EKRE leader Martin Helme finds that instead of illegally breaking the opposition's obstruction effort, the government could have used attrition tactics to eventually arrive at an agreement.
Martin Helme said on the "Esimene stuudio" talk show that all parties have engaged in obstruction in the Riigikogu, while the government has now decided to break it illegally.
"What I also find problematic – I might understand the coalition's protest over the work stoppage if it had been going on for three months, half a year or from one week to the next. But we were at an impasse in the Riigikogu for a week, things were stalled and the government could not process its bills. It isn't even the longest obstruction in the history of the Riigikogu. Instinctively reaching for one's gun, steamrolling the opposition in such a situation has not been done before," he said.
Helme suggested that winning the elections does not give parties an absolute mandate to do what they want and how they want; there are clear procedural limits involved which the government has exceeded.
"These limits are twofold. There are legal aspects on the one hand, Riigikogu rules and procedures as well as the Constitution – my constitutional rights as an MP have been quite severely violated. But the frames are also political. They do not have a mandate for what they are doing, no mandate whatsoever for tax hikes, slashing family benefits, allowing gays to adopt, or censorship, which they refer to as hate speech. They lack a mandate for any of it. They are flagrantly misusing the mandate they were given at elections," Helme commented.
"And this needs to be obstructed. They took it one step further by saying that if they're obstructed in their deceitful and illegal activity, they will just turn off the taps, take away our right to speak and keep going. It is very serious where we're headed. We have the historical example of the Silent Era where the parliament was silenced and a few years later the state ceased to exist, was taken over by the Russians. No one should want to see a repeat of that in Estonia," the politician added.
Helme emphasized that obstruction is legal, and no Estonian party has ever engaged in illegal obstruction.
"The whole point of it is to force the government to change course or make a deal, give a little ground. It is an extreme measure and not one that is used often. I would say it was used once by the previous Riigikogu composition. We could say that when the Reform Party used obstruction to fight the family benefits hikes whilst a member of the coalition, the political result was the government's collapse. (the Reform-Center government before last – ed.). When Reform used obstruction to fight the [marriage] referendum in the opposition, that too resulted in the government falling apart. The valve is always political. But this time they went and broke the law. That is the fundamental difference and the most dangerous development imaginable," Helme remarked.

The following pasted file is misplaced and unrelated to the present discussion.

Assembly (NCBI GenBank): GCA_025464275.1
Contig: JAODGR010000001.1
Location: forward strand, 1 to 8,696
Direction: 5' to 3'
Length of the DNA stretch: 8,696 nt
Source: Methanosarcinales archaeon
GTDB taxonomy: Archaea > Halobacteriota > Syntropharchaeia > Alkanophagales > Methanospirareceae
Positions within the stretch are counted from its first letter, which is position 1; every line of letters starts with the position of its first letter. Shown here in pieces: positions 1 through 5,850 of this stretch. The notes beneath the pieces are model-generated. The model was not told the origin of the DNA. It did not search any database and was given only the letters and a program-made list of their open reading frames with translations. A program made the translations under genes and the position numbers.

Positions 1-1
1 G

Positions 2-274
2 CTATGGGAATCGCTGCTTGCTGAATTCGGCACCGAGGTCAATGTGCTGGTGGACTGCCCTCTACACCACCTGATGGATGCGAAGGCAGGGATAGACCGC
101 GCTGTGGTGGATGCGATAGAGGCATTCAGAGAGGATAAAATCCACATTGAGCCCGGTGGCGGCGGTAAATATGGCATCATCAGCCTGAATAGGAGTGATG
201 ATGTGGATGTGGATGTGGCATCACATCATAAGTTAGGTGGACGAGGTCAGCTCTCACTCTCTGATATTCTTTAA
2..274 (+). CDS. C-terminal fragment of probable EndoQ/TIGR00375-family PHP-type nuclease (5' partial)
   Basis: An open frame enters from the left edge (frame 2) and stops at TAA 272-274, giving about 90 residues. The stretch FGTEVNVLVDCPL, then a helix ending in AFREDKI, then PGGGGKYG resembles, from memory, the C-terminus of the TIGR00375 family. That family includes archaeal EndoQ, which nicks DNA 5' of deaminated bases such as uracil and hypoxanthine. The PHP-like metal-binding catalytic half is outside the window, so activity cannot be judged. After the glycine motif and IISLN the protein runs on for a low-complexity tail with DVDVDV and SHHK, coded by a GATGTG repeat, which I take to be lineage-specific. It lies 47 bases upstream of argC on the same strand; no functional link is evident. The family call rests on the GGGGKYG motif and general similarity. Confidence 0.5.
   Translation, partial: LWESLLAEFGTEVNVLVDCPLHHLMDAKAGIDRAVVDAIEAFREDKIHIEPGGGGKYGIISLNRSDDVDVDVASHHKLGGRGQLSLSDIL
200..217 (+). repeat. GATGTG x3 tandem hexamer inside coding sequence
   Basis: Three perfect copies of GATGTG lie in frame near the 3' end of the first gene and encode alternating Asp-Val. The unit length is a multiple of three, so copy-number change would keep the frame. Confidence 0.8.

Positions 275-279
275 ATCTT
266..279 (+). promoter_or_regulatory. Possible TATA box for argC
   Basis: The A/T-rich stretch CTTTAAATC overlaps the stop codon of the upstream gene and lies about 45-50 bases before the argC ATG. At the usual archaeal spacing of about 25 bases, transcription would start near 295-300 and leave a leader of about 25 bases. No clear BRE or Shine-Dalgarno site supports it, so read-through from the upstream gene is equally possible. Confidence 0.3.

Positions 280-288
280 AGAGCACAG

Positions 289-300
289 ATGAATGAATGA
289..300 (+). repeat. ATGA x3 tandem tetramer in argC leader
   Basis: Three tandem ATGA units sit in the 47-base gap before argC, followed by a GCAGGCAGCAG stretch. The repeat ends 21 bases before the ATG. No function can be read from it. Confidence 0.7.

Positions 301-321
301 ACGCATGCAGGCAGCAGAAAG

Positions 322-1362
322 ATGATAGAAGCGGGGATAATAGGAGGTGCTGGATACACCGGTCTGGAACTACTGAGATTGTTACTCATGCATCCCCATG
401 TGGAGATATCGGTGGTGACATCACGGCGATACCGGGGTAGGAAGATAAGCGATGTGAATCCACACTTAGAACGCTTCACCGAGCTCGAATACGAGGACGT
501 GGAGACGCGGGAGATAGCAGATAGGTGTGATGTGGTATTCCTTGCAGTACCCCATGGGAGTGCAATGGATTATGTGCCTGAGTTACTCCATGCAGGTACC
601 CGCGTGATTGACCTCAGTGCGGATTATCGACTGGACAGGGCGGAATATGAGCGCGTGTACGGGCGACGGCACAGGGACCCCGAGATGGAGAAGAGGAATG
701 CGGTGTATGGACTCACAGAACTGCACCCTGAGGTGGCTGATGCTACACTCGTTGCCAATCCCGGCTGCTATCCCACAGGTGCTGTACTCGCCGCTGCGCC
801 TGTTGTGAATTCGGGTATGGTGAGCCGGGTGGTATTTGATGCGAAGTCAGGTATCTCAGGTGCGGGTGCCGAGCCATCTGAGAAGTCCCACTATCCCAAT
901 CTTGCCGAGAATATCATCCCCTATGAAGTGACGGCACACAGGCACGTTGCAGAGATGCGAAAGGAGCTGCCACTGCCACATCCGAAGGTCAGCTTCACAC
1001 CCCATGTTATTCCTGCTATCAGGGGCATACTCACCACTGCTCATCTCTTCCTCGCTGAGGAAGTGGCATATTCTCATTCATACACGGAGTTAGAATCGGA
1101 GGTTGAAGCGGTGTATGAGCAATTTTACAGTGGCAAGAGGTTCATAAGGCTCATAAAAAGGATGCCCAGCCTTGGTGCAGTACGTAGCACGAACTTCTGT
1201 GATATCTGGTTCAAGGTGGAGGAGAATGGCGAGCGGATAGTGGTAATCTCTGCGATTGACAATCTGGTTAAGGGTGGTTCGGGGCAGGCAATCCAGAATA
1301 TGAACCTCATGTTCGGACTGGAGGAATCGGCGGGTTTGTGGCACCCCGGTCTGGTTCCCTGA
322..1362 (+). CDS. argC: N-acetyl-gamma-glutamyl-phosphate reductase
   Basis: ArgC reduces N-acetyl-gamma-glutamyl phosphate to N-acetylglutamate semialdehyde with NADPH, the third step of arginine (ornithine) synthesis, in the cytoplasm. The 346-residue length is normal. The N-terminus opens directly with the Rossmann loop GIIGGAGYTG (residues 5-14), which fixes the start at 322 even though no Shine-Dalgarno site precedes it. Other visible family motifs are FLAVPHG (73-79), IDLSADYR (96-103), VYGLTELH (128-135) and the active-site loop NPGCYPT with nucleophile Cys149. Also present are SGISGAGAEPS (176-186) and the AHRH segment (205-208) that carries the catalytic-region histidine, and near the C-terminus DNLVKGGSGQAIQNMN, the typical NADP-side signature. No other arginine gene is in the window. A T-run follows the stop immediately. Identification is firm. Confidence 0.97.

The EKRE head said that the Riigikogu Board of Elders (made up of the speaker, deputy speakers and committee chairmen – ed.) is a functional format for trying to overcome deadlock. He said that the body met several times last week to try and gauge where the sides could compromise, adding that while the opposition was proposing solutions, the coalition rejected them all.
Helme finds that the government should have used attrition tactics instead.
"What the government should have done, what I would have done and what we did in the government, is basic attrition. To hold out for a week, two weeks, a part of third and then – I've seen the faces of MPs after consecutive night sittings –they will eventually start putting pressure on their leaders to make a deal and wrap it up. And that is when you get political agreements. But instead of going through this ritual dance, they decided to use force. And we cannot allow that," he explained.
Helme said that the coalition must understand that the government must also give in from time to time.
Host Mirko Ojakivi asked the EKRE leader about his plans for the situation in the Riigikogu. "I will not be revealing my plan. But I do have one," he said.
"The real plan is stopping some truly horrid bills from becoming law, using everything we have at our disposal. Obstruction in the Riigikogu has been that tool until recently. But there will also be a protest meeting on May 27, which is the constitutional right of all citizens," he explained.
Helme did not say whether his plan could culminate in extraordinary elections but suggested some coalition partners could flake.
"The Reform Party could have the nerve for it, while others might give. Losing half your support rating in a week will cause someone to buckle somewhere," he said.
Editor: Marcus Turovski